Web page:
Sunday, November 28, 1972. It was a big day. A really big day.
I turned 11, and my parents gave me the greatest gift ever – a blue Schwinn bike, complete with a sparkly banana seat and high handle bars. It wasn't just cool, it was going to be the coolest bike in the rack in front of Ben Franklin Elementary School on Monday ... and, it was!
Friday, December 3, 1972. It was a bad day. A really bad day.
Probably in my arrogance, I was admiring my new bike more than I should. I put it into bike rack that morning and failed to remember to put the lock on it. I saw it during recess ... I took every opportunity to look at it. When I came out at the end of the school day to get my incredible bike and ride home ... it was gone! Stolen! I ran inside to the Principal's office (Mr. Taylor was not real fond of me) and turned in a report. It was a long, long walk home that day.
Friday, December 24, 1972. A day I will never, ever forget.
My extended family on my mom's side had driven in from Dallas and Waco to spend Christmas with our family. Among the bunch was my great uncle Bill (his real name was David, I was named after him). Uncle Bill was one tough hombre. We were all a bit scared of him. As bald as bald could be. He never married because he was in the FBI ... whoa! He would never tell us what he did, so you can imagine what we thought he did. Uncle Bill lived by himself in an old house where my great-grandparents had lived in Waco, TX. I always remember thinking how poor he was.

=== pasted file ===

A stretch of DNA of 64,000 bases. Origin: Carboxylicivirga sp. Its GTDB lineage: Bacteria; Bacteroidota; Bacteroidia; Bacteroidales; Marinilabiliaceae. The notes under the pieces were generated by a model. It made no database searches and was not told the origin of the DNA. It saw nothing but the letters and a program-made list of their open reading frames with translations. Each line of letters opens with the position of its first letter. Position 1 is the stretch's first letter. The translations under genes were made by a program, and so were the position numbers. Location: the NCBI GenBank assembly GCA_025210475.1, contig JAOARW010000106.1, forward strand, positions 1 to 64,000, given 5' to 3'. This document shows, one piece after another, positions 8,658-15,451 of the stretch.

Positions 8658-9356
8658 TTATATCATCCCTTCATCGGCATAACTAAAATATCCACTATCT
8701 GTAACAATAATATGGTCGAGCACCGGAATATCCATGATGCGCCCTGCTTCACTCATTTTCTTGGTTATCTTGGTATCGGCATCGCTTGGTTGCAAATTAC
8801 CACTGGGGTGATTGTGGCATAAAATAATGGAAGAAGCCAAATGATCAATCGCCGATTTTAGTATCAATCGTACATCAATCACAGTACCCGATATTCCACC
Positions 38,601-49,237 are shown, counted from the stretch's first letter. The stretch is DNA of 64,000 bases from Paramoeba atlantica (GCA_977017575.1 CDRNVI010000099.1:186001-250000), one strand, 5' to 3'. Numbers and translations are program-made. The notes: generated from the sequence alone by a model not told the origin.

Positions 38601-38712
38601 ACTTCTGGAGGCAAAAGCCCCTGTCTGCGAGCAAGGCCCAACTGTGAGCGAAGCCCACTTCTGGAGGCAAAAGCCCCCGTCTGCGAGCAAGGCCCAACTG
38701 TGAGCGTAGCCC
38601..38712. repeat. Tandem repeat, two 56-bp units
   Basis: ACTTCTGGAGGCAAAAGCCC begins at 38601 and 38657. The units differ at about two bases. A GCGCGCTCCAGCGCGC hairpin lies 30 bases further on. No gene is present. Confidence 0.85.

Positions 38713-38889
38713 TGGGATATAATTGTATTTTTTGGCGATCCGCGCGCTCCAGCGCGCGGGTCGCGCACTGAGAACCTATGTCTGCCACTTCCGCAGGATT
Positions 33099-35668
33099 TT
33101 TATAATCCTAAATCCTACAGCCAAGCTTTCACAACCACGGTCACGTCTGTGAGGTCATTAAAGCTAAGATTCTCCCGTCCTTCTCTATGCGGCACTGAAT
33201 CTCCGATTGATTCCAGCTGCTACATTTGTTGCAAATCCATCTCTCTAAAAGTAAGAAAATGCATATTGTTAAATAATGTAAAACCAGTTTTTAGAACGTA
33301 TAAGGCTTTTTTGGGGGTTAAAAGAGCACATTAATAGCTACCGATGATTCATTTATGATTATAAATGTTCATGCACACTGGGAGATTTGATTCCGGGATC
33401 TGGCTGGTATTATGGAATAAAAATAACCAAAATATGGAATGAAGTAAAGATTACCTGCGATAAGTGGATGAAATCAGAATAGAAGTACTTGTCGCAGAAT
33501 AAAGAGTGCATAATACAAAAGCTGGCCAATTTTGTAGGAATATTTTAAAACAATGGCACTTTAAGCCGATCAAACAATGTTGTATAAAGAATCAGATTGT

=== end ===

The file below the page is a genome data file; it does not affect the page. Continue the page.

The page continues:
Christmas Eve can be magical for a 10-year-old boy. You can guess what I hoped for, but knew I wouldn't receive ... another bike. Sure enough, when Santa showed up ... Schwinn did not. I knew it was all my fault I didn't have a bike.
After we opened our presents, Uncle Bill called me and my dad into my parents bedroom. I remember it like it was yesterday. I though I was in trouble ... it was a condition I often found myself in. Uncle Bill pulled out his old leather wallet, opened it up and took out a crisp brand new $100 dollar bill. I had never seen one in my life. He told me he heard about my bike being stolen and wanted to give me that $100 dollar so I could go with my dad to get a new bike.
I just stared at it.
I couldn't believe it. Tears have come even now, as I see this memory so clearly in my mind's eye.
You see ... generosity changes everything. I never looked at Uncle Bill the same. Here was a man that gave far more than he could afford to help a kid get a bike. Generosity is a strong, powerful and mysterious thing. It changes us when we do it. It changes us when it is done to us. That day forever changed that boy and this man.
May you experience generosity this December, as we celebrate the One who would give the greatest gift of all.
David Wills is President of National Christian Foundation in our Atlanta office. His passions are centered on generosity and eternity, and he therefore invests his time helping others "lay up treasure in heaven" (Matthew 6:20).